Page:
I discovered something last winter: the fridge is a really good invention. I thought I could live without it as a raw-foodist, which worked for a while during the Canadian winter, but as soon as the temperature warmed up, it became impossible to keep a lot of vegetables without it. Plus, many food items need to be refrigerated. Here is a list:

Foods that need to be refrigerated

- Nut butters of all kinds (almond butter, tahini, etc.).
- Dried fruits.
- Nuts and seeds, especially those with a high fat content, such as macadamia nuts and pine nuts. Other nuts and seeds also benefit from refrigeration, which helps prevent the fat from becoming rancid.
- Root vegetables, as well as most other vegetables.
- Oils (flax, hemp, walnut, etc.). Since olive oil needs to be at room temperature to be liquid, a quantity may be kept outside of the fridge for regular use.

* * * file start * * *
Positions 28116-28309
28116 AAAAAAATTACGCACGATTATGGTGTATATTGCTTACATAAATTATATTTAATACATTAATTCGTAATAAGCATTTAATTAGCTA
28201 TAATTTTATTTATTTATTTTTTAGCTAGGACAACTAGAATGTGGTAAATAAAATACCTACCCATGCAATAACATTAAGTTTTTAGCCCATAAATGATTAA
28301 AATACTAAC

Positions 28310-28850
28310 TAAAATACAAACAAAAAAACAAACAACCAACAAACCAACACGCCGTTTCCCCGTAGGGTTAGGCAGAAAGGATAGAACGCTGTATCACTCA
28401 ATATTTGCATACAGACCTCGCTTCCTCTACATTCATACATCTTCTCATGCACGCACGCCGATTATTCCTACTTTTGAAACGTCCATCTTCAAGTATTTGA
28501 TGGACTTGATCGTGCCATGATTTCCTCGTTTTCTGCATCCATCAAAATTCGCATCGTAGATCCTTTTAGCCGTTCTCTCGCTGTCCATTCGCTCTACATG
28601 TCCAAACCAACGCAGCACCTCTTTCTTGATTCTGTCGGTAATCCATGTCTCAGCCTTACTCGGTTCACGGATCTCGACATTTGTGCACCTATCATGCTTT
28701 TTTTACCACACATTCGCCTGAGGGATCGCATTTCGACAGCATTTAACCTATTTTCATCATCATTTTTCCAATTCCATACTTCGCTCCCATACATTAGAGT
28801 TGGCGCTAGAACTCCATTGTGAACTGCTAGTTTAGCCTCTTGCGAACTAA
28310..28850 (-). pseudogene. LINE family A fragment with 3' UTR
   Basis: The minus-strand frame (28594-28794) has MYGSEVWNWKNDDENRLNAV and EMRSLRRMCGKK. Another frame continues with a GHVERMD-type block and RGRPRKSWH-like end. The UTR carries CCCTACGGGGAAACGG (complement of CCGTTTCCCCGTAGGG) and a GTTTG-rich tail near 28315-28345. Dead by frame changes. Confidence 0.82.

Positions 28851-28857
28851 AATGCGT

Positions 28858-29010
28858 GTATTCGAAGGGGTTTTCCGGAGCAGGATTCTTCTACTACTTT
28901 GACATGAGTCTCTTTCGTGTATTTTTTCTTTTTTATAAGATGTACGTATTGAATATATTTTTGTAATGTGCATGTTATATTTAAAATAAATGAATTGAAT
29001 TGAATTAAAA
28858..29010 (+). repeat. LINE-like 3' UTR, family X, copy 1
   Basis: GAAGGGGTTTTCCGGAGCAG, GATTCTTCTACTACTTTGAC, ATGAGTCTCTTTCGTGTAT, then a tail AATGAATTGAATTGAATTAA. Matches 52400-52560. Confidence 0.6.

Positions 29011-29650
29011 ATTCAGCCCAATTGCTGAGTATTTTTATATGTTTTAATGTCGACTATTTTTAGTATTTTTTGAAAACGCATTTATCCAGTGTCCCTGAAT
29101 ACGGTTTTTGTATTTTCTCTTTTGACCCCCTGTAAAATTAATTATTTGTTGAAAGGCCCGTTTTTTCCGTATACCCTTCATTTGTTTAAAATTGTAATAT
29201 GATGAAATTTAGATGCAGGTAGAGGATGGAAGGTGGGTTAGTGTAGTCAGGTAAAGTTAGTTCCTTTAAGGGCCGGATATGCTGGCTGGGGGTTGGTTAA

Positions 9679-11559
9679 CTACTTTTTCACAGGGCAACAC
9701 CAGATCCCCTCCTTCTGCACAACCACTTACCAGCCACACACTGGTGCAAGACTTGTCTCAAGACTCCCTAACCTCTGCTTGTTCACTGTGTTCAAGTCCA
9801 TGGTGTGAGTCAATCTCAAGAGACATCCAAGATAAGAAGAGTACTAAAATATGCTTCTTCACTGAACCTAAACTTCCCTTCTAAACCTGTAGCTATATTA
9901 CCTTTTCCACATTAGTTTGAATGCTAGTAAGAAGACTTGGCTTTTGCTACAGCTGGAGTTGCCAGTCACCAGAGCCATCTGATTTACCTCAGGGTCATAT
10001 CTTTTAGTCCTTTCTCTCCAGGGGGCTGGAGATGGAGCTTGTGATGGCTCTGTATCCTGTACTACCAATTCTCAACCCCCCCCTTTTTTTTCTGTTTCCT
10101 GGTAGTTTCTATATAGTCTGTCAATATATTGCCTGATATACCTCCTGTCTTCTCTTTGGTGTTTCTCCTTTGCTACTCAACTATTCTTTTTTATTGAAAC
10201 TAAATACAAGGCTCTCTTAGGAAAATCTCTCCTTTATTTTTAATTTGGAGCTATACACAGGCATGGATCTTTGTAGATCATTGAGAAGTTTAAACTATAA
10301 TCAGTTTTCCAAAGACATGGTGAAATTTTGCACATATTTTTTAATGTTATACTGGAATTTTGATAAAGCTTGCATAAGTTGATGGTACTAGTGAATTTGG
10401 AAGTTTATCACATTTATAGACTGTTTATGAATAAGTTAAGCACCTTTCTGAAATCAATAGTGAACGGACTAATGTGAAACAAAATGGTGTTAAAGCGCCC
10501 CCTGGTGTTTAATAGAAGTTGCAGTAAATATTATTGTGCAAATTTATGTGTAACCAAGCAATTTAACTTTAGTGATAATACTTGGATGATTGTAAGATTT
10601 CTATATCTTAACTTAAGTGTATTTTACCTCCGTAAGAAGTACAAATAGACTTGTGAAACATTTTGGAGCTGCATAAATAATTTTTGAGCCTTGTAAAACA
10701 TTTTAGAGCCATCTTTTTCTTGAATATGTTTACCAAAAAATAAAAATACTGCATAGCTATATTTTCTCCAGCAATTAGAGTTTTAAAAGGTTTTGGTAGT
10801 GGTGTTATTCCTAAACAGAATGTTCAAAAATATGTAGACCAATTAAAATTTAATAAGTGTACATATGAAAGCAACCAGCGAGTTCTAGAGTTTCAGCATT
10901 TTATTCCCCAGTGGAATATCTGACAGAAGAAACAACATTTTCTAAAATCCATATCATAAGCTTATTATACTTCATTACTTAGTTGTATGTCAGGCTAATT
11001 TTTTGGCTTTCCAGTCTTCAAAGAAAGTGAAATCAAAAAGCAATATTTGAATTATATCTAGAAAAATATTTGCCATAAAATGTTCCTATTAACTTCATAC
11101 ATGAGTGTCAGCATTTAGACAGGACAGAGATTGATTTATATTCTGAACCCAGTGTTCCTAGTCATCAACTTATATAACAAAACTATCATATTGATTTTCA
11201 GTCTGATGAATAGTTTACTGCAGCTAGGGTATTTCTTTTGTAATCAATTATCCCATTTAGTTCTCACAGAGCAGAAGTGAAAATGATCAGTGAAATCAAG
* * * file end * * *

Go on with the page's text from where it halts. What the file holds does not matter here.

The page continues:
- Fermented vegetables, such as raw sauerkraut.
- Paprika powder.

Conservation of Selected Foods

Food Cupboard Refrigerator Freezer
Fresh ginger  — 2-3 weeks 6 months
Honey 1 year — 
Miso 1 year
Maple Syrup 6-8 months
Lacto-Fermentions (Saurkraut, etc) 1 month 8-12 months
Whole spices 1 year
Ground spices 6 months
Dried herbs 6-12 months
Paprika 12 months
Flax seed oil 30 days
Monounsaturated oils (olive, sesame, walnut, etc.) 6 months
Polyunsaturated Oils (Sunflower, etc.) 3 months
Shelled Nuts 2-3 months 6 months
In-shell Nuts 1-3 months 6 months 1 year
Soaked Almonds* 4-6 days
Nut Butters 2 months 6 months

* Soaked almonds should be kept in the fridge, and the water should be changed everyday. The other soaked nuts and seeds are very perishable and should be consumed immediately.

Want to Use This Article In Your Website or E-Zine? You can, as long as you include this blurb with it: “Frederic Patenaude, is the author of the best-selling e-book "The Raw Secrets". He is currently giving away free access to his private library of over 100 exclusive articles along with a subscription to his newsletter Pure Health & Nutrition. Visit http://www.fredericpatenaude.com while charter subscriptions last.”